Gazzoo starts us off:
For decades I’ve been convinced that the first two episodes of the seventh season of M*A*S*H were meant to be run in reverse order, can you confirm this? “Peace On Us” should have been the premiere…the opening scenes imply BJ is actually growing his moustache at that time, not to mention that the big storyline seems more fit for a season opener. In the episode that actually did air first, ”Commander Pierce”, BJ already has his moustache and is wearing the dyed red shirt that he didn’t make until “Peace On Us”. Do you recall anything about this and why the eps were flipped?
You’re very observant. Yes, PEACE ON US was supposed to be our season premiere. David and I wrote the episode. Ronny Graham wrote COMMANDER PIERCE. But after looking at the finished product we along with executive producer. Burt Metcalfe determined that Ronny’s show was better so we kicked off the year with that. There was that slight continuity problem, but we felt it was worth it. Ronny’s script was terrific. We made the right decision.
Dan Harmon said he wanted nothing to do with Community after getting fired, yet he still gets an executive consultant credit, just as NBC promised. How does that work, can you get that credit (and the money for it) without having anything to do with the show?
Yep. It’s not uncommon. Usually that contingency is written into the contract. Sam Simon has a credit on THE SIMPSONS and hasn’t been involved with the show for years. Personally, I think his contribution was so enormous in those early years that he deserves the recognition. Another example is WONDER YEARS. Neal Marlens and Carol Black received credit throughout the series run but left early on.
I always joke that the best gig a TV writer can have is “creator/deserter.”
Phil Nicols has this question:
I just saw some FRASIERS where Kelsey Grammer was the director. I wondered how an actor can direct multi-camera shoots when, presumably, they're too busy in front of the camera.
(I can understand it better for single-camera, as someone like Alan Alda on MASH isn't going to be in every shot, but multi-camera looks more difficult.)
Generally when an actor directs an episode it’s one where he’s light in the show. For multi-camera shows the actor/director really has to rely on his first assistant director and camera coordinator to monitor the performances and cameras.
Lots of actor/directors of multi-camera shows are not adept at camera blocking and thus let the camera coordinator handle camera assignments. It is a very technical and somewhat confusing process that takes time and practice to master.
Kelsey, I will say, has taken the time to study camera blocking and does assign his own cameras.
There was one actor/director I worked with (who will remain nameless) who was a great cast member, adored by his fellow actors. But when he would direct an episode he became a complete hard-ass. I suspect the pressure of the job would get to him, but boy, it was a real Jekyll & Hyde situation. Then, the next week, when he was just a cast member, he was back to being Mr. Nice Guy.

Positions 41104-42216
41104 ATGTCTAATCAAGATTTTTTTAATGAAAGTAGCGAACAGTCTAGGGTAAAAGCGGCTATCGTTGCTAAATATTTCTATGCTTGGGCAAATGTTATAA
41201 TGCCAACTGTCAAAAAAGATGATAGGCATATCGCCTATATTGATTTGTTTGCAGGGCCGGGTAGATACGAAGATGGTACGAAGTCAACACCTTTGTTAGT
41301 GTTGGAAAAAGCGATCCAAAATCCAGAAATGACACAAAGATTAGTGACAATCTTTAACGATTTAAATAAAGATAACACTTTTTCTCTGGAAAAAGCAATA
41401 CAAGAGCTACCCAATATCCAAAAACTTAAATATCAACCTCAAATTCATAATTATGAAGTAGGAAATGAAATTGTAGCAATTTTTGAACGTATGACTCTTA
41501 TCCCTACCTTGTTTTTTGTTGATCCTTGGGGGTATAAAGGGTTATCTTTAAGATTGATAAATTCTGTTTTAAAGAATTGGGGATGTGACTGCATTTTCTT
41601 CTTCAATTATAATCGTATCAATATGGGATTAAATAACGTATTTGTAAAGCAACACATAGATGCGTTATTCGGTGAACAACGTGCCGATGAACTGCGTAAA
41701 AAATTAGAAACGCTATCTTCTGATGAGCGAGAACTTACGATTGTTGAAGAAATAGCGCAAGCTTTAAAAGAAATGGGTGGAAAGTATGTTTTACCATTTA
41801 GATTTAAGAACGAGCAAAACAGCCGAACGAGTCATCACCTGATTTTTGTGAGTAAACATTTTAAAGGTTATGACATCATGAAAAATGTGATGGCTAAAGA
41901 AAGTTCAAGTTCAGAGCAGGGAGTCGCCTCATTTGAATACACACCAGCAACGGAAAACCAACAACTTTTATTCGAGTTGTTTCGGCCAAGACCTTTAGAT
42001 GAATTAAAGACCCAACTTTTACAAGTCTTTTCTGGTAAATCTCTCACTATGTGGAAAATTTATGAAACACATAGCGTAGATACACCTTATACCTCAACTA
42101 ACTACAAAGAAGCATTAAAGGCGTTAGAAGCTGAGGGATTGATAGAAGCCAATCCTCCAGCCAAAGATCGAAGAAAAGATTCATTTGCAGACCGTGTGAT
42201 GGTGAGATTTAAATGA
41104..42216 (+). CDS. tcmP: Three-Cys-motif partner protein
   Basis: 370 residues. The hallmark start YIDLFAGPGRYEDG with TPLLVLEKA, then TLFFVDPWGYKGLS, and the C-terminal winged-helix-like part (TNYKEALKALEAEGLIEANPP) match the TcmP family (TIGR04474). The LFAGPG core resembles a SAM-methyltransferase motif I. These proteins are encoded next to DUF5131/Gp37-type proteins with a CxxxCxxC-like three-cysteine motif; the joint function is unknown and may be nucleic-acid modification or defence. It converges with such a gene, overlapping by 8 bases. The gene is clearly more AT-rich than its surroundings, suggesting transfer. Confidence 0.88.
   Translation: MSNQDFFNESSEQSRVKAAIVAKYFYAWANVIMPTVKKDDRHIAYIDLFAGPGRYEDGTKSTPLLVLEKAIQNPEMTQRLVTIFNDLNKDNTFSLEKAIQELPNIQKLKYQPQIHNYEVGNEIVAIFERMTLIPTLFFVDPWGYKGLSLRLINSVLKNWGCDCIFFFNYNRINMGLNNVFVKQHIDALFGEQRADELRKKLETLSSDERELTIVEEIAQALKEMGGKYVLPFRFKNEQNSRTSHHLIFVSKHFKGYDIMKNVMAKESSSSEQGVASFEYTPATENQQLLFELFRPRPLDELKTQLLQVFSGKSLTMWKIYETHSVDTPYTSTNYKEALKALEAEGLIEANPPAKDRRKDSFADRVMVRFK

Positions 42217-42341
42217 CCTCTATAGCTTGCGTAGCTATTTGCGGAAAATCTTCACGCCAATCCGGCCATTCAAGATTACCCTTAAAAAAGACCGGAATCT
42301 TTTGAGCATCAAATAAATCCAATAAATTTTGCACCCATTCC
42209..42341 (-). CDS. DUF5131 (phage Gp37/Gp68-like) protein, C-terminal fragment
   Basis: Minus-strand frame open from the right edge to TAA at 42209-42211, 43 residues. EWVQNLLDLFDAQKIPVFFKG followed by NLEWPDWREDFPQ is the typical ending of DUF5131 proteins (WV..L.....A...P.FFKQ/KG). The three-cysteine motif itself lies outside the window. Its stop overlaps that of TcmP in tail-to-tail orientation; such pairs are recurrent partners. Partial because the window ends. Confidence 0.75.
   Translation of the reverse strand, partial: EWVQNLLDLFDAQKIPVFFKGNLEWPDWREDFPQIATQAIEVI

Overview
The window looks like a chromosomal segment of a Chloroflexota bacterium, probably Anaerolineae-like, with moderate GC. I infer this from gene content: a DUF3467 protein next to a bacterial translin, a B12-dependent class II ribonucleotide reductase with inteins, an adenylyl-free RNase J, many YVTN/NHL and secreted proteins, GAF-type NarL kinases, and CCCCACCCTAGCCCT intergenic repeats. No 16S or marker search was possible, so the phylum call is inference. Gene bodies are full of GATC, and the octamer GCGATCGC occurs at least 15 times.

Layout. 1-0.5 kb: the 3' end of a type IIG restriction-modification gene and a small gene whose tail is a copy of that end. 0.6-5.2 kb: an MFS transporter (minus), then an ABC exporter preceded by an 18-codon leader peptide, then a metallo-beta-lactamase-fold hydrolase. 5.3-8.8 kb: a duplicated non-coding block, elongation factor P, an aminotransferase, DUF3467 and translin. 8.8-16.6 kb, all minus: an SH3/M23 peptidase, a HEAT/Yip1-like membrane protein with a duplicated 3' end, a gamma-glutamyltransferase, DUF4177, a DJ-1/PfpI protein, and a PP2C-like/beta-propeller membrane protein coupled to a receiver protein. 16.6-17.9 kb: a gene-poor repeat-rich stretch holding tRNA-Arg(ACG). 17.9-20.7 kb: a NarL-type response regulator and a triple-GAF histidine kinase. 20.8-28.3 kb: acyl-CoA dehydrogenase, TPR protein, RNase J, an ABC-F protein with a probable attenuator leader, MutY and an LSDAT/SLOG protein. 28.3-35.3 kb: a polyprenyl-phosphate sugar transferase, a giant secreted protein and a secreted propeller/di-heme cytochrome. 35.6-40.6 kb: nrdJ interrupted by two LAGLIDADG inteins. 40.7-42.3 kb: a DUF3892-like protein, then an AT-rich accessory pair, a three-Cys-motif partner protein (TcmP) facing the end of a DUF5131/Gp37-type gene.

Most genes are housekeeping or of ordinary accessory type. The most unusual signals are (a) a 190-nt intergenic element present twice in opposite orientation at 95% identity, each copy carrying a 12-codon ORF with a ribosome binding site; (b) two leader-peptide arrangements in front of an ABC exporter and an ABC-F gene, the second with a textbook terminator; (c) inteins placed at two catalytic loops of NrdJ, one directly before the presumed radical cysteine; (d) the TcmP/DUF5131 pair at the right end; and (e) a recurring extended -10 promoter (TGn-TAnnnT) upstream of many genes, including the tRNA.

I was watching Newsradio, and then for some reason, I wanted to watch some Frasier. And I noticed that aside from the little opening jingle and the ending theme, that Frasier had no musical soundtrack. I also noticed that the show had no exterior establishing shots. Newsradio, on the other hand, had both.
So was there a specific reason why Frasier didn't use any of those conventions or trappings?
Yes. Because every other show did and they wanted to be distinctive. Interestingly, now networks demand that all shows have truncated open titles and themes. But FRASIER was one of the first. The networks reason for this was to avoid tune-out. I disagree with that philosophy but that’s a whole ‘nother discussion.
Have you ever watched a re-run of a show you wrote or contributed to and thought there was no way it could have been better? Like it was the perfect show or as perfect as it was going to get?
Well, certainly not PEACE ON US. Seriously though, no. Even in my favorite episodes there are always a few lines I’d like another whack at. That said, there are episodes I am very proud of and my tinkering would be minor.
Of course, there are other episodes I don’t particularly like for whatever reason and generally don’t re-watch them. If I’m channel surfing and come upon one I generally keep going. There must be something fun on the Hitler Channel.
And finally, from Micah:
Do you think shows would be better if they had longer-term commitments going in -- or after say a year? Seems like you'd be able to break story arcs, character development, etc, if you could plan further out. Or does the deadline pressure help create the best shows because they HAVE to do their best or face cancellation?
It would be lovely to have an entire year going in. But realistically, that’s not feasible. What if your show tanks the first week or two (see: any NBC mid-season show this year)? No way is the network going to air twenty more episodes. And who can blame them?
However, there are two new interesting models. The 10-90 platform a few shows like Charlie Sheen’s ANGER MANAGEMENT has. If after ten episodes the network wants to renew the show they have to pick up 90 more episodes. That's the case with ANGER MANAGEMENT. FX is now on the hook for 100 episodes total.
What’s your question? Leave it in the comments section. Thanks, guys!